The Emancipation Proclamation that went into effect on the 1st of January 1863 stated that “all persons held as slaves within any State or designated part of a State the people whereof shall then be in rebellion against the United States shall be then, thenceforward, and forever free.” It also stated that the Nation “will recognize and maintain the freedom of such persons and will do not act or acts to repress such persons, or any of them, in any efforts they may make for their actual freedom.” This declaration’s sole purpose was to grant freedom to all Confederate slaves, that is, slaves living in Alabama, Arkansas, Florida, Georgia, Louisiana, Mississippi, North Carolina, South Carolina, Texas, and Virginia. While the Emancipation Proclamation freed hundreds of thousands of slaves in the first few months after it was put into effect, specific exemptions in Louisiana and Virginia left nearly 300,000 slaves unemancipated.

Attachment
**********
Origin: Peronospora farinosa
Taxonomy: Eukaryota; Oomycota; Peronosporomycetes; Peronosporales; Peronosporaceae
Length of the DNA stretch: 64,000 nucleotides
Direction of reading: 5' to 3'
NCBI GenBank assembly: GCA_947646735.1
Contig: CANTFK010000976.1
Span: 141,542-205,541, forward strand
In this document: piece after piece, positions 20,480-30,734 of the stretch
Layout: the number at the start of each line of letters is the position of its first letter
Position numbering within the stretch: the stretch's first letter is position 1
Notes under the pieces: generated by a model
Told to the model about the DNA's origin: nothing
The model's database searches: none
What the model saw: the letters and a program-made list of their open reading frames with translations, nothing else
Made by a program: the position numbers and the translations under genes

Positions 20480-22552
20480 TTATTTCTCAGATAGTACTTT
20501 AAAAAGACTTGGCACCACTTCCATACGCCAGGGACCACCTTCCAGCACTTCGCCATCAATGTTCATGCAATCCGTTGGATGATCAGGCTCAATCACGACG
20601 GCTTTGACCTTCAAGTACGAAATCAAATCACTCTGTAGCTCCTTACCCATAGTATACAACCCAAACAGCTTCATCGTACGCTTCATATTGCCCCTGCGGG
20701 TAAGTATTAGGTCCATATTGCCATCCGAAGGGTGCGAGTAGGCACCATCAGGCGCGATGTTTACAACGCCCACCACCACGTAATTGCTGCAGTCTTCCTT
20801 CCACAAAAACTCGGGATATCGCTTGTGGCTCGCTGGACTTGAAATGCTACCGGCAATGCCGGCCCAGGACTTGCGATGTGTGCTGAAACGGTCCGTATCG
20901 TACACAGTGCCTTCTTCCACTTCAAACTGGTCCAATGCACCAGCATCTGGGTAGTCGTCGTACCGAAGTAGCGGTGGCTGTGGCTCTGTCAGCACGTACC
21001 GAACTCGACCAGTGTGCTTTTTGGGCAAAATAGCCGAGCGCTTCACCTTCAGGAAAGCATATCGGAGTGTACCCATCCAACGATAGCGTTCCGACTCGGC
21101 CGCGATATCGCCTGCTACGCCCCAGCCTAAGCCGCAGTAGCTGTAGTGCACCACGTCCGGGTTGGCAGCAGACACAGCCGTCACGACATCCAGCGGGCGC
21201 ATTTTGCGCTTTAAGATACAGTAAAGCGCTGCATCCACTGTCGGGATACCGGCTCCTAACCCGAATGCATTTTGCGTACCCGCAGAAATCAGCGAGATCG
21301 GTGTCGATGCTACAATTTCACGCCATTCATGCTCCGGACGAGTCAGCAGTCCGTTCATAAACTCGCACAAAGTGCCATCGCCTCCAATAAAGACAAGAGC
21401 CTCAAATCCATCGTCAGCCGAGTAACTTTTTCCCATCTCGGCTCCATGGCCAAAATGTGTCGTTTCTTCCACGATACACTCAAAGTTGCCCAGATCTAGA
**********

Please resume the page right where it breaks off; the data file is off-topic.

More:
Also, the Proclamation did not include the Union controlled border-states, that is, Delaware, Kentucky, Maryland, and Missouri, so an additional 500,000 slaves were also left unemancipated. Another important detail left out of the Emancipation Proclamation was that it did not make slavery illegal. Slavery remained legal in the United States until the Thirteenth Amendment went into effect in 1865. Although there were several defects in the Emancipation Proclamation, it was a critical first step in not only the freeing of slaves, but also the beginning of equality between whites and blacks in America. The Proclamation also stated that blacks could be received into the armed forces and had the right to reasonable wages. Without the Emancipation Proclamation, it is impossible to say the position African Americans would have in the United States.